GOP senator: Pelosi impeachment timeline intended to help Joe Biden

Greg Nash

Sen. John Kennedy (R-La.) says Speaker Nancy Pelosi (D-Calif.) is slowing down the House impeachment timeline to set up a Senate trial next year to keep presidential candidate Joe Biden’s top rivals stuck in Washington.

The first contest of the Democratic primary season, the Iowa caucuses, is scheduled for Feb. 3 and the second, the New Hampshire primary, follows quickly on Feb. 11.

That means January will be a crucial period for meeting voters in those two battleground states and any candidate kept away from the campaign trail will have a tougher path.

{mosads}“I was very surprised when Speaker Pelosi changed her schedule and said it’s going to be delayed. And the Senate will likely receive the articles [of impeachment] the first of January,” Kennedy, a member of the Judiciary Committee, told reporters Wednesday.

“What does that mean if we get them in January? You know who gets screwed? Every senator running for president of the United States because they’re going to be here — have to be here — every day at 12:30 six days a week with the primary starting in January,” he added.

“You know who that helps?” Kennedy asked reporters before confirming that he thinks Biden is the intended prime beneficiary.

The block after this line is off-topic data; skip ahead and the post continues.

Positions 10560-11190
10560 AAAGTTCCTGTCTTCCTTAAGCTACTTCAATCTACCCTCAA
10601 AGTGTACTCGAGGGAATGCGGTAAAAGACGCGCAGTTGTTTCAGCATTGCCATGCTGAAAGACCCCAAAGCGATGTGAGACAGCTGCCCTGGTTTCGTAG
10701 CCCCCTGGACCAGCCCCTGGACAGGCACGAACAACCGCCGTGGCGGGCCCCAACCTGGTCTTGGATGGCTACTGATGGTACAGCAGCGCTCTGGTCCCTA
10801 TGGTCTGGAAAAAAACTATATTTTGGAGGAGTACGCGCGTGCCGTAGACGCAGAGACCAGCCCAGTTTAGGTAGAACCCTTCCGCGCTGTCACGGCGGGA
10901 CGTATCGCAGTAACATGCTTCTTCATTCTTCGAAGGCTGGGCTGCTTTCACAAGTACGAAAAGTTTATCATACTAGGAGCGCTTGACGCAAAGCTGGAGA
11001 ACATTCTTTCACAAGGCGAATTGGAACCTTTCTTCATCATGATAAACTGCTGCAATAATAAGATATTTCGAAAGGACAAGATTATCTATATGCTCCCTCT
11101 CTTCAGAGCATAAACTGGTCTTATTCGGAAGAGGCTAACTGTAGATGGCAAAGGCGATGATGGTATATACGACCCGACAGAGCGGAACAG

“I’m telling you it happened real fast and my first thought was, ‘Who does this help and who does it hurt?’” Kennedy said, recalling his reaction after Pelosi indicated last week the House impeachment timeline will slip into December.

“You don’t have to be Mensa material to figure that one out,” he said, referring to the organization that requires its members to have an IQ in the top 2 percent.

There’s no evidence that Pelosi is scheduling the impeachment inquiry to help or hurt any Democratic candidate for president, and she has not endorsed a candidate.

Pelosi opposed moving forward with a formal impeachment inquiry for months before changing her position as information about Trump’s communications with officials in Ukraine became publicly known. 

An impeachment trial in the Senate could be a headache for the senators in the presidential race: Sens. Elizabeth Warren (D-Mass.), Bernie Sanders (I-Vt.), Kamala Harris (D-Calif.), Amy Klobuchar (D-Minn.), Cory Booker (D-N.J.) and Michael Bennet (D-Colo.).  

The Senate impeachment rules state the Senate shall convene every day at 1 pm, or sooner if ordered by the Senate, to consider articles of impeachment and shall continue to be in session every day of the week except for Sunday.

The rules require the Senate to sit in trial of articles of impeachment continuously “until a final judgment shall be rendered, and so much longer as may, in its judgment, be needful.”

The rules further state that the Senate may direct the Sergeant at Arms to request and subsequently compel the attendance of any absent senators if a quorum is not present in the chamber.

The 1999 Senate trial of former President Clinton stretched for more than a month. 

Tags 2020 Democratic primary Amy Klobuchar Bernie Sanders Bill Clinton Cory Booker Elizabeth Warren Impeachment impeachment inquiry Joe Biden John Kennedy Michael Bennet Nancy Pelosi

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